Under new proposal, Florida Lottery winners could remain anonymous for 90 days

SB 170 would create a public-records exemption for the names of people who win lottery prizes of $250,000 or more.

click to enlarge The names, cities of residence, games won, amounts won and details about where tickets were purchased are regularly released by the state lottery agency as part of its marketing strategy. - FloridaLottery/Facebook
FloridaLottery/Facebook
The names, cities of residence, games won, amounts won and details about where tickets were purchased are regularly released by the state lottery agency as part of its marketing strategy.

Florida lawmakers might take another crack at giving big winners of lottery games a chance to start spending the money before being publicly identified.

Sen. Tina Polsky, D-Boca Raton, filed a proposal (SB 170) on Tuesday that would create a public-records exemption for the names of people who win lottery prizes of $250,000 or more. The exemption would last for 90 days, with the clock running from the time prizes are claimed. The bill is filed for consideration during the 2022 legislative session, which will start in January.

The House voted 117-1 to approve a similar proposal during the 2021 session. But a version filed by Polsky did not get through Senate committees. Rep. Tracie Davis, a Jacksonville Democrat who sponsored the House bill during the 2021 session, argued on the House floor that big-ticket lottery winners “endure all types of scams, harassment and even some of them loss of life.”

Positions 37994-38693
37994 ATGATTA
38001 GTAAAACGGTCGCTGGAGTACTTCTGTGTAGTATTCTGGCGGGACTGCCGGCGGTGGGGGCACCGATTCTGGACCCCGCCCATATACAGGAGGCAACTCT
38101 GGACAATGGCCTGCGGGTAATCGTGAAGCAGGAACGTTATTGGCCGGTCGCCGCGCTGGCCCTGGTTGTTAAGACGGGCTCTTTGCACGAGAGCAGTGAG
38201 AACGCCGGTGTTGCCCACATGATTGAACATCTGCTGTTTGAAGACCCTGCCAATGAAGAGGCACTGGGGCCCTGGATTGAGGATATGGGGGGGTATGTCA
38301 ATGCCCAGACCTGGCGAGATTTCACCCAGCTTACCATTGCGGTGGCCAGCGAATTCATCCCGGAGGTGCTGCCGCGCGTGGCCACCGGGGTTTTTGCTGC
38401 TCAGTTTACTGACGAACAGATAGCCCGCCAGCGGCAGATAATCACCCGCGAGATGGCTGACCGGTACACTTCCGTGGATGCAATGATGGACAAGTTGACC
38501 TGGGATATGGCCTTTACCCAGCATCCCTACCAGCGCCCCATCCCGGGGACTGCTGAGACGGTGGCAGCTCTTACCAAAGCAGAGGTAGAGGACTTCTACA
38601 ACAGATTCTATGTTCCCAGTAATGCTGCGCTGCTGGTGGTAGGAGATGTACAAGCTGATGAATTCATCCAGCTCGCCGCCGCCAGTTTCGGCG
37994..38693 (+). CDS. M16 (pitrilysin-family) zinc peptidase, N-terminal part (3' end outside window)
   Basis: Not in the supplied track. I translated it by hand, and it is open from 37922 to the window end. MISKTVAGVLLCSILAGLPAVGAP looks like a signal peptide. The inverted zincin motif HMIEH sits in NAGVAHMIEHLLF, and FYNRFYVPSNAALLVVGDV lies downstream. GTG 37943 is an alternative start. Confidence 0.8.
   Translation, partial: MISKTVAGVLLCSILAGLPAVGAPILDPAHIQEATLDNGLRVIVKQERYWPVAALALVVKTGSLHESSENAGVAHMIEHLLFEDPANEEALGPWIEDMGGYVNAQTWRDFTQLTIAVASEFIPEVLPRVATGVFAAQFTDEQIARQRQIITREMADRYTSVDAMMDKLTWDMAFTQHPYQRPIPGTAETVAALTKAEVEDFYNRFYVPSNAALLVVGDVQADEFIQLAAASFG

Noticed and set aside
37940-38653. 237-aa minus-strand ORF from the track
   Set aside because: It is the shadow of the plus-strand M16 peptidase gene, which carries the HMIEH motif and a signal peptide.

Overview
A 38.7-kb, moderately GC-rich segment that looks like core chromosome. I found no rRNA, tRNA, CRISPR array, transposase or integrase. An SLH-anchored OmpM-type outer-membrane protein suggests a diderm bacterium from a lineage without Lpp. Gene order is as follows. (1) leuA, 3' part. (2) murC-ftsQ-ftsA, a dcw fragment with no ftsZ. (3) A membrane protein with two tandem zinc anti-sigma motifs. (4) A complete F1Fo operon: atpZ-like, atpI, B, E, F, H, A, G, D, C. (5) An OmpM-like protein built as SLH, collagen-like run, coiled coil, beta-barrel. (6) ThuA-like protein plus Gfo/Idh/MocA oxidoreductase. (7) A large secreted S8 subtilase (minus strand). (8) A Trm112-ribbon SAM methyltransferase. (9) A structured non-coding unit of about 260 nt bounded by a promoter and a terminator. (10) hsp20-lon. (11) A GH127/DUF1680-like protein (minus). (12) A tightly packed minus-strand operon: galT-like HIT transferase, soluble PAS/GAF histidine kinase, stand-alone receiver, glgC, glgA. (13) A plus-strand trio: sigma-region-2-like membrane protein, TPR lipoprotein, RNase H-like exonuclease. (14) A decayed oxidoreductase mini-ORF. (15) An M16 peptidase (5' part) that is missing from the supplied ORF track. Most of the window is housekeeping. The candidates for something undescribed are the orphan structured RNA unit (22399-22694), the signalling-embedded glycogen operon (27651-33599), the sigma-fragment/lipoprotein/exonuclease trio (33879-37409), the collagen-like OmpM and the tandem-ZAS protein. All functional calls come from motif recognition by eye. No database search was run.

The names, cities of residence, games won, amounts won and details about where tickets were purchased are regularly released by the state lottery agency as part of its marketing strategy. Under the proposal, prize winners could consent to release their names. The proposed $250,000 threshold was set because it matches an amount that requires winners to travel to lottery headquarters in Tallahassee to claim prizes.

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